Hello and welcome to Teach Kids Chemistry! Today, we will be discussing the fascinating element yttrium. Yttrium is a metallic element that is commonly found in minerals such as gadolinite and xenotime. It has the atomic number 39 and is located in group 3 of the periodic table. Yttrium has a variety of uses, including in the production of superconductors, lasers, and cancer treatments. Let’s dive in and learn more about this interesting element!
The Periodic Element Yttrium Overview
Yttrium is a chemical element with the symbol Y and atomic number 39. It is a silvery-white, lustrous, and highly reactive metal that belongs to the transition metals group. Yttrium has an atomic mass of 88.91 and contains 39 protons and 39 electrons in its nucleus. It has a total of 50 neutrons in its nucleus. Yttrium is located in period 5 and group 3 of the periodic table. It is a solid at room temperature and is classified as a metal. Yttrium has an electronegativity of 1.22 and a specific heat capacity of 0.298 J/g·K. Its melting point is 1526°C, and its boiling point is 3336°C. The density of yttrium is 4.472 g/cm³.Yttrium is commonly used in the production of alloys, such as stainless steel, and is also used in the production of electronics, lasers, and superconductors. It is also used in the medical field for imaging and cancer treatment. Yttrium has a high melting point and boiling point, making it useful in high-temperature applications. Its properties make it a versatile element that has a wide range of applications in various industries. Overall, yttrium is an important element that plays a significant role in modern technology and industry.
Everyday objects that contain the periodic element yttrium?
There are many everyday objects that contain chemicals or compounds that can be used to teach chemistry concepts. For example, water is a compound made up of two hydrogen atoms and one oxygen atom, and can be used to teach about chemical formulas and the properties of different elements. Salt, which is made up of sodium and chlorine, can be used to teach about ionic bonding and the properties of salts. Baking soda, which is sodium bicarbonate, can be used to teach about chemical reactions and the properties of acids and bases. Other examples include vinegar, which is acetic acid, and aspirin, which is acetylsalicylic acid. By using everyday objects that contain chemicals, students can learn about chemistry concepts in a simple and relatable way.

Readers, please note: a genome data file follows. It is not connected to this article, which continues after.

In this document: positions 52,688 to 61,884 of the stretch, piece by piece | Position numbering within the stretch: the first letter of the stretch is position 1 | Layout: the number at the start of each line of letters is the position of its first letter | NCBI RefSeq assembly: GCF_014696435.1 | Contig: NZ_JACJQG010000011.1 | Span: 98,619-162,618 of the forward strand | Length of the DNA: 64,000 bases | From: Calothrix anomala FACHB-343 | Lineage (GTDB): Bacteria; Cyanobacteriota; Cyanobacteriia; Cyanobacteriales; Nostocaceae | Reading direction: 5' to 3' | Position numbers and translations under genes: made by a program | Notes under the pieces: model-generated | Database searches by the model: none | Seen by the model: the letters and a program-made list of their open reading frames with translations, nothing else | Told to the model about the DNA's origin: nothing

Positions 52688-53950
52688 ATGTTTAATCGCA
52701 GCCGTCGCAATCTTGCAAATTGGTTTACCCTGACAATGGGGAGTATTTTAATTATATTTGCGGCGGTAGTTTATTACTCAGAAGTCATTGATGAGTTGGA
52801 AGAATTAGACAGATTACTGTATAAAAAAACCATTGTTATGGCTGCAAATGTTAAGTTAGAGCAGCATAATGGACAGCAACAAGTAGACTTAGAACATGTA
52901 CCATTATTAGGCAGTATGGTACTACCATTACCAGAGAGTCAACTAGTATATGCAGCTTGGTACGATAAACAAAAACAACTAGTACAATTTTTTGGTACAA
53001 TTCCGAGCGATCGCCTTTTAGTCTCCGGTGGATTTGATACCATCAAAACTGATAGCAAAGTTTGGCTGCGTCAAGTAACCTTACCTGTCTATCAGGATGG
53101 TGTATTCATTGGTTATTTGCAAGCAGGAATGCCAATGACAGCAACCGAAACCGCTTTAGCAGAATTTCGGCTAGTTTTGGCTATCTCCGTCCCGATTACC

Differences in the periodic element yttrium across states of matter
The state of an element can vary greatly depending on its temperature and pressure. At standard temperature and pressure (STP), most elements are either solids or gases. Solids have a fixed shape and volume, while gases have neither. As temperature and pressure increase, some solids can become liquids, which have a fixed volume but take the shape of their container. As temperature and pressure continue to increase, some liquids can become gases, which have neither a fixed shape nor volume. At extremely high temperatures and pressures, some gases can become plasmas, which are highly ionized and conductive. Plasmas are often found in stars and lightning bolts, and have unique properties such as the ability to emit light.
Is the periodic element yttrium dangerous or radioactive?
Yttrium is not considered a dangerous or radioactive element. It is a silvery-white metal that is relatively stable and non-toxic. Yttrium is commonly used in various applications such as electronics, lasers, and medical imaging. While some of its isotopes can be radioactive, they are not commonly found in nature and are typically produced in laboratories for research purposes. Overall, yttrium is a safe and useful element that poses no significant health risks to humans.
Is the periodic element yttrium rare and expensive?
Yttrium is a relatively common element in the Earth’s crust, but it is not found in its pure form. It is usually found in combination with other minerals, such as rare earth elements. Yttrium is not considered to be a rare or expensive element, but its extraction and purification can be costly due to the complex processes involved. Yttrium has a variety of applications, including in electronics, ceramics, and medical imaging, and its demand is expected to increase in the future. Overall, while yttrium is not rare or expensive in terms of its abundance, its extraction and purification can be costly.
Learn about all the elements with a periodic table!